It’s the fifth day of the 2017 Legislative Session, and it’s finally Friday. Yes, legislators and lobbyists are just as excited as the rest of us. Here’s what to watch for.
Victor Joecks is a Review-Journal columnist who explores and explains policy issues three days a week in the Opinion section. Previously he served as the executive vice president of the Nevada Policy Research Institute. Victor is also a staff sergeant in Nevada National Guard. Originally from Washington state, Victor received his bachelor’s degree from Hillsdale College.
It was only an opening skirmish, but Thursday’s hearing in Senate Finance previewed how desperate liberals are to stop Education Savings Accounts, Nevada’s groundbreaking school-choice program.
It’s the fourth day of the 2017 Legislative Session. The third day was relatively calm, but Day 4 won’t be. Here’s what to watch for.
Democrats aren’t wasting any time trying to overturn Republican reforms from 2015.
It’s the third day of the 2017 Legislative Session. Committees are just about in full swing and Democrats’ liberal agenda is on full display, including yesterday’s introduction of a massive minimum wage increase. Here’s what to watch for today:
On Day 2 of the 2017 Nevada Legislature, Senate Democrats introduced a minimum-wage bill. Beyond heated debate, the bill will shed light on the strategy Democrats will use to push their liberal agenda.
It’s the second day of the 2017 Legislative Session. After some surprising fireworks in yesterday’s opening speeches, here are three things to watch for this Tuesday.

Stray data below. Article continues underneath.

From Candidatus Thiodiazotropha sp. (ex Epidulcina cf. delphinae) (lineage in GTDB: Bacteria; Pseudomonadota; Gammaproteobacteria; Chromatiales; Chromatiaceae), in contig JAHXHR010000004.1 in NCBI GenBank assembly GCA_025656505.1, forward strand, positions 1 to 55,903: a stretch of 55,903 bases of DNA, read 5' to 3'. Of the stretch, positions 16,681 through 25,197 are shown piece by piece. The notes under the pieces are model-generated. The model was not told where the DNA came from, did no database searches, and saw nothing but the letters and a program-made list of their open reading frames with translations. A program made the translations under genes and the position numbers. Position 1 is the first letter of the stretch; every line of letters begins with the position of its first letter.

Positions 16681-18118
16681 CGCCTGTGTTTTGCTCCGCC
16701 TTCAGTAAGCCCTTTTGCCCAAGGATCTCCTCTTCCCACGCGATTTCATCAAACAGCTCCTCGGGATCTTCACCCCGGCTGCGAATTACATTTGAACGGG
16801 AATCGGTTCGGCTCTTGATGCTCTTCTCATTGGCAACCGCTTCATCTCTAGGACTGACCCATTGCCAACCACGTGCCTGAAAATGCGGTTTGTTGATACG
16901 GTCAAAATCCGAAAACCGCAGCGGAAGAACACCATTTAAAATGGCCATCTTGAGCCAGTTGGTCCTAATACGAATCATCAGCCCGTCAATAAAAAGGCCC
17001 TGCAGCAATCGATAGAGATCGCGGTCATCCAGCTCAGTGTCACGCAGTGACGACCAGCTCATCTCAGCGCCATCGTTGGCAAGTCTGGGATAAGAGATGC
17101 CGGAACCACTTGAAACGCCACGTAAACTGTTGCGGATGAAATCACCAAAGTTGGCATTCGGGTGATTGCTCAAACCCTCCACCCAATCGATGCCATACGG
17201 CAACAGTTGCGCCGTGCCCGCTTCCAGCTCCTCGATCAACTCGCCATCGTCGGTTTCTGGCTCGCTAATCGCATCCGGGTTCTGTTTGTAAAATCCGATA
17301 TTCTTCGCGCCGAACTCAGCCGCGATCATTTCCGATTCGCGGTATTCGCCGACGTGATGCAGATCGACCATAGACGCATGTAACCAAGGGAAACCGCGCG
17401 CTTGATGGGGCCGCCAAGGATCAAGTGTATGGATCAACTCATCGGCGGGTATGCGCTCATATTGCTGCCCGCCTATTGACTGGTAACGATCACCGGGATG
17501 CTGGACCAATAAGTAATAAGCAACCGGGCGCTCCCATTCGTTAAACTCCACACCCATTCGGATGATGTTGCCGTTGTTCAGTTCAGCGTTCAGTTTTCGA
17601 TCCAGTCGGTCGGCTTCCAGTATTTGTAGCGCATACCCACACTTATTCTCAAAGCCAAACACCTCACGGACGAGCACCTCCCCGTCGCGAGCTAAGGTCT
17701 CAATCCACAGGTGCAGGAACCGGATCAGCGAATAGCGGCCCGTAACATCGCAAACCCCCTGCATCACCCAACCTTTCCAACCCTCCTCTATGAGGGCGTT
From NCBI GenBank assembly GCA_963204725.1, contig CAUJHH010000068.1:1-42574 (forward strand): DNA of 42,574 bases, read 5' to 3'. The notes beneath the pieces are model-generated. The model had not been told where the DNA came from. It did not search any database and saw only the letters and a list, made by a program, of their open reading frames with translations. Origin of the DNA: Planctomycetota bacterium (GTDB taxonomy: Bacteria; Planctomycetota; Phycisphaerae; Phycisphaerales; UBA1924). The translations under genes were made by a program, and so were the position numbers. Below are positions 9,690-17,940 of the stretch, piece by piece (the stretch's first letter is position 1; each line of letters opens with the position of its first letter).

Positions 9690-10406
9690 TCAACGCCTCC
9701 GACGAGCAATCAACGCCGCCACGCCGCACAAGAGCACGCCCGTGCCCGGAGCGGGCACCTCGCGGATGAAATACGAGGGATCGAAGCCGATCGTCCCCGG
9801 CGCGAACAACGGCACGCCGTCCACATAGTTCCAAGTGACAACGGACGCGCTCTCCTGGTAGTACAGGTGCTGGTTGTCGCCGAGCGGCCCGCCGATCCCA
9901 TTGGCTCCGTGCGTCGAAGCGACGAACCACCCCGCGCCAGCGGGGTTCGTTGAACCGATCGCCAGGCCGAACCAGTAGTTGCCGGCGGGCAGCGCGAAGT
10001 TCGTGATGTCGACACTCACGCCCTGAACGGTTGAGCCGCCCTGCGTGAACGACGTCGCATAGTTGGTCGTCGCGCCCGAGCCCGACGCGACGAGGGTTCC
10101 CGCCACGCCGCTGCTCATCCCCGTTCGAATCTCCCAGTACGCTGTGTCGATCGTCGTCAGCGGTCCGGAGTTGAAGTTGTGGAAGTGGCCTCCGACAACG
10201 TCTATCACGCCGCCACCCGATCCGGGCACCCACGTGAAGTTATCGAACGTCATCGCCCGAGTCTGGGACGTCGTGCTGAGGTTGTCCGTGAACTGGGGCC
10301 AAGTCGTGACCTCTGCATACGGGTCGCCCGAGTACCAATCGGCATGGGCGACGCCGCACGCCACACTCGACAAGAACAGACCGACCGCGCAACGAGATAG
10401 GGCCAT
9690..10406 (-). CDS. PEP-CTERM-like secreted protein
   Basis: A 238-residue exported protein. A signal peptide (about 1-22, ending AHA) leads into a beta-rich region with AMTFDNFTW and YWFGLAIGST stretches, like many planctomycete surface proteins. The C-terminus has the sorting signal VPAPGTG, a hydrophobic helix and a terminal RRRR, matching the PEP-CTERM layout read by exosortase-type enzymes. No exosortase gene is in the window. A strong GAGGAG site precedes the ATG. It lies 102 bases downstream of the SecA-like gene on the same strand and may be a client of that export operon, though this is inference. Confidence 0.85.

The 2017 legislative session begins today, and Democrats have only the illusion of control.
The board of Nevada’s Public Employees’ Retirement System just slapped you in the face — while also reaching into your wallet to pay their legal bills. Public employee salary information is public record. But pensions aren’t? Come on.
Some legislators think Nevada women are cheap dates.
If lawmakers are serious about equity in education funding, they‘ll increase school spending in Nevada’s richest neighborhoods. The highest-income neighborhoods in Clark County receive far less school funding than poorer areas.
Tens of thousands of people will come together today in Washington, D.C., for the 44th annual March for Life. They come together for women like Karina and Cynthia, the daughter Karina considered aborting.
The Nevada Supreme Court’s decision to suspend the state’s Education Savings Accounts wasn’t a complete loss for conservatives. An overlooked section gives taxpayers a powerful new tool to fight government expansion and overreach.
Sometimes the best way for politicians to help veterans is to stop helping them. It’s a lesson Nevada lawmakers need to remember as they go to Carson City and consider bills like AB67.